Wearable Reply - Android Library

feature

If you have followed any of our work in the past, you know that Jake and I are passionate about open-source work. Check out our GitHubs (klinker24 and klinker41) and it is pretty clear!

Everyone's background and experience is different, and like blogging, open-source work is the perfect way to give back to the Android community and share some of your unique experience. If we make a component in one of our apps that can be re-used, we open-source it! That is just the way we have always done things.

If we make a component in one of our apps that can be re-used, we open-source it!

When I started to make the Android Wear 2.0 app for Pulse, I saw an open-source opportunity again, in the form of text input.

Android Wear 2.0 + Pulse

With Android Wear 2.0, Google decided to allow users to input text via the keyboard. I think that is a great decision, considering how funny people look, when talking into their watches.


notification reply

Notification reply options for Android Wear 2.0.


With Pulse, while implementing replies to conversations, I realized that text input still wasn't that great for Android Wear. While Google now allowed the user to use a keyboard, implementing an EditText on a tiny watch screen, was a horrible UX. I decided that there needed to be an easy way to reply, using activity results, but found that Google did not provide one, other than the method for voice replies, which had been around since Android Wear 1.0:

Intent intent = new Intent(RecognizerIntent.ACTION_RECOGNIZE_SPEECH);  
intent.putExtra(RecognizerIntent.EXTRA_LANGUAGE_MODEL,  
        RecognizerIntent.LANGUAGE_MODEL_FREE_FORM);
startActivityForResult(intent, SPEECH_REQUEST_CODE);  

I wanted a similar API that allowed for voice reply, text input, and canned responses, similar to what they did for notifications in Wear 2.0, so I made it myself:

https://github.com/klinker24/wearable-reply

The library allows for quick and easy text input, whether that is from your voice, a keyboard, or canned responses. The missing API is now available!

The missing API is now available!

Using the library

To get started, add the dependency:

dependencies {  
    ...
    compile 'com.klinkerapps:wearable-reply:1.0.0'
}

After adding the dependency, usage is super simple. Start the reply activity with:

WearableReplyActivity.start(activity);  
WearableReplyActivity.start(activity, R.array.reply_options);  
WearableReplyActivity.start(activity, new String[] {"test 1", "test 2" });  

If you omit the String[] or the array resource, the WearableReplyActivity will display the default canned responses: "Yes", "No", "Maybe", "Ok", and "Thanks".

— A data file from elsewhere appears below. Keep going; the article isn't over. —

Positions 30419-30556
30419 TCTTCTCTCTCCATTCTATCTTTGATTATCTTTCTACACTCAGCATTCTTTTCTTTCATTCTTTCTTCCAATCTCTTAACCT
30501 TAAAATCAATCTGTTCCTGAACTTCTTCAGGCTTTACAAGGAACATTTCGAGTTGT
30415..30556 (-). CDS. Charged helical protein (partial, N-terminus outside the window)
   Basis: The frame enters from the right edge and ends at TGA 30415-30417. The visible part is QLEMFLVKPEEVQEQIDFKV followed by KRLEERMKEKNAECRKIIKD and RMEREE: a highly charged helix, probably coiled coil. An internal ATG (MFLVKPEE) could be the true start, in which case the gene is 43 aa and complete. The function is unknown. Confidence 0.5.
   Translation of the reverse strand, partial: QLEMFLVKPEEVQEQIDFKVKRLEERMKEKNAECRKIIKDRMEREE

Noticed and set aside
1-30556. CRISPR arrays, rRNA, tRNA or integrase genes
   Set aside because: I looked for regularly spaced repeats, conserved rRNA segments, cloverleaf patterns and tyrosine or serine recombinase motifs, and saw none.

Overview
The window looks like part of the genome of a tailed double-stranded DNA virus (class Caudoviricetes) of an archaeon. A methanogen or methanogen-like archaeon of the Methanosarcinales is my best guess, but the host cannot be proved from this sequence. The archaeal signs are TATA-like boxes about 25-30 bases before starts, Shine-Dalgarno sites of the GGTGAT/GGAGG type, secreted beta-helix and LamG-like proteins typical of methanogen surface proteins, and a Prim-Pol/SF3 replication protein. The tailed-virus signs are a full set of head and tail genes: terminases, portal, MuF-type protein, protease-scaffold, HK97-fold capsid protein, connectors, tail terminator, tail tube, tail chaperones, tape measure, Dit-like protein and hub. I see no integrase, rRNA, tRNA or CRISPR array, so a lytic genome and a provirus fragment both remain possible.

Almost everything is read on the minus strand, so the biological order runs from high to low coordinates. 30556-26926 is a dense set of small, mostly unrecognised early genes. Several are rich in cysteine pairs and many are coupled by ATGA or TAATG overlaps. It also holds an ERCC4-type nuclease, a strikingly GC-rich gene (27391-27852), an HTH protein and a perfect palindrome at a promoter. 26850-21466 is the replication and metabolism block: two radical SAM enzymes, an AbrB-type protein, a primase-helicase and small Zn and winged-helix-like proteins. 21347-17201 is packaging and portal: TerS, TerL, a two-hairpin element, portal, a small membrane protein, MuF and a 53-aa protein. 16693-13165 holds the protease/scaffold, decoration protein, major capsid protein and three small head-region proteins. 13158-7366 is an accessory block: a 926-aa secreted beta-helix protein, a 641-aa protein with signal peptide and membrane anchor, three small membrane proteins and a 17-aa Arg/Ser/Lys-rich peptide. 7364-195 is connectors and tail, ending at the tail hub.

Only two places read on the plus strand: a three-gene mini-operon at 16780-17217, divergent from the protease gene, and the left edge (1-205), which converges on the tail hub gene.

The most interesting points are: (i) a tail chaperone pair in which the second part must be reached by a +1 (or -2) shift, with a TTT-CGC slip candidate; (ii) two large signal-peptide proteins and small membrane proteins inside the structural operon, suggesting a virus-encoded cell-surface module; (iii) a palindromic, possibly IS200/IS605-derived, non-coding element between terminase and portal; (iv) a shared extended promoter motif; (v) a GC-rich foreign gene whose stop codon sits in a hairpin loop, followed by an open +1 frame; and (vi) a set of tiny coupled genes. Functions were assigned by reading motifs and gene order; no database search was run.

When the user has done the text input, the results will be delivered to your Activity#onActivityResult method, and can be pulled with:

@Override
protected void onActivityResult(int requestCode, int resultCode, Intent data) {  
    super.onActivityResult(requestCode, resultCode, data);

    String result = WearableReplyActivity.getResultText(data);
    if (result != null) {
        Toast.makeText(this, result, Toast.LENGTH_SHORT).show();
    }
}

And that is it.

If you are making an app for Android Wear 2.0, you now have an easy text input method! Don't worry about trying to shove an EditText on the tiny screen, or implementing this stuff yourself.

Before making the library, I did consider the possibility that Google had an implicit Intent sitting out there, that I could have plugged into, but there is no guarantee that that would always be around, or that it would work the same for everyone, so I decided to implement it myself instead.

Future Improvements

I would love to improve the layout of the library, to closer resemble Android Wear 2.0's notification reply layout. This will probably come with time, but for now, it is clean, easy to look at, and simple to understand.

I also opened up a few issues in the library that I would like to implement as well, including:

  • Drawing emojis, similar to the notification reply method
  • A countdown timer for voice replies, so the user can see what they spoke, and choose to cancel it.

Let me know if there is anything else you would like to see out of this library, or if you plan on using it in your Android Wear 2.0 app!